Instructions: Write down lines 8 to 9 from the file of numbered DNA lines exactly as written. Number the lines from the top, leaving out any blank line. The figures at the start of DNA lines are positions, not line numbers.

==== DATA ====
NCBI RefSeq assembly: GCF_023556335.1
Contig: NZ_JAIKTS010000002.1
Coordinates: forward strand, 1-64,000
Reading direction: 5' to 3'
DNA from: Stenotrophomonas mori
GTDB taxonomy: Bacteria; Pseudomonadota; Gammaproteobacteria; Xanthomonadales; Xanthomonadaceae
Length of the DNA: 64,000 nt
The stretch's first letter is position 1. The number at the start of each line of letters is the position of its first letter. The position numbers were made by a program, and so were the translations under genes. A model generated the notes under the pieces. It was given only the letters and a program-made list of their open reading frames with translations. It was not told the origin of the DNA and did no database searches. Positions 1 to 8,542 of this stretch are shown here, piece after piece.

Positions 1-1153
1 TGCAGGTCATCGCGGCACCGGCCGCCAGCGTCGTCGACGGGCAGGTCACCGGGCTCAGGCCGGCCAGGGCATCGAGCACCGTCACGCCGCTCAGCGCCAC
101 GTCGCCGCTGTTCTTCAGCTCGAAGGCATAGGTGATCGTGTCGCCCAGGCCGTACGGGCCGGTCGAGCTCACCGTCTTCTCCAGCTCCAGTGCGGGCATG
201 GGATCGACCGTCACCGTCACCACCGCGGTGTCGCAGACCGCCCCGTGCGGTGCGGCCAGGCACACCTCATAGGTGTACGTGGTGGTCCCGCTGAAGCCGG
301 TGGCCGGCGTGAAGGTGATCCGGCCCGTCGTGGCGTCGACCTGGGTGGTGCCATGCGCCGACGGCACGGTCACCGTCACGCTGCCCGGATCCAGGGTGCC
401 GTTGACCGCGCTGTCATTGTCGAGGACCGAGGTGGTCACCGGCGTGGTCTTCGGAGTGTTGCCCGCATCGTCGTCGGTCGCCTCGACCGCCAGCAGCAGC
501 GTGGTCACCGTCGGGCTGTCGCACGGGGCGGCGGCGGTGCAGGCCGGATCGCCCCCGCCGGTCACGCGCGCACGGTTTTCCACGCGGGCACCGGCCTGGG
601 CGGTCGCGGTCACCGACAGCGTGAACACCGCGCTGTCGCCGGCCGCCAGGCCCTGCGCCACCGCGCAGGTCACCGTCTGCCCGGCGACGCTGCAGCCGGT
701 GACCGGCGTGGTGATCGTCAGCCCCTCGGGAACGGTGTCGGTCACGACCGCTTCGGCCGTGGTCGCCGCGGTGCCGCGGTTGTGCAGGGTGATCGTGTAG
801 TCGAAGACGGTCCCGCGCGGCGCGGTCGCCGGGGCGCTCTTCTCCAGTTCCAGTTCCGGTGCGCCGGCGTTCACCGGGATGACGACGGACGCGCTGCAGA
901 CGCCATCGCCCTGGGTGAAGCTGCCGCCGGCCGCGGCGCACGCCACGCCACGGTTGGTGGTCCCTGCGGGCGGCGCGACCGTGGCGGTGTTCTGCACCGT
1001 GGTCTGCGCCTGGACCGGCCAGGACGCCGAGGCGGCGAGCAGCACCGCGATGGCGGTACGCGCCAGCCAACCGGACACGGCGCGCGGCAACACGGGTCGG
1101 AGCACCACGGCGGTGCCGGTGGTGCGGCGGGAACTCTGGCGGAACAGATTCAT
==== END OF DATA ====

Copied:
The stretch's first letter is position 1. The number at the start of each line of letters is the position of its first letter. The position numbers were made by a program, and so were the translations under genes. A model generated the notes under the pieces. It was given only the letters and a program-made list of their open reading frames with translations. It was not told the origin of the DNA and did no database searches. Positions 1 to 8,542 of this stretch are shown here, piece after piece.

Positions 1-1153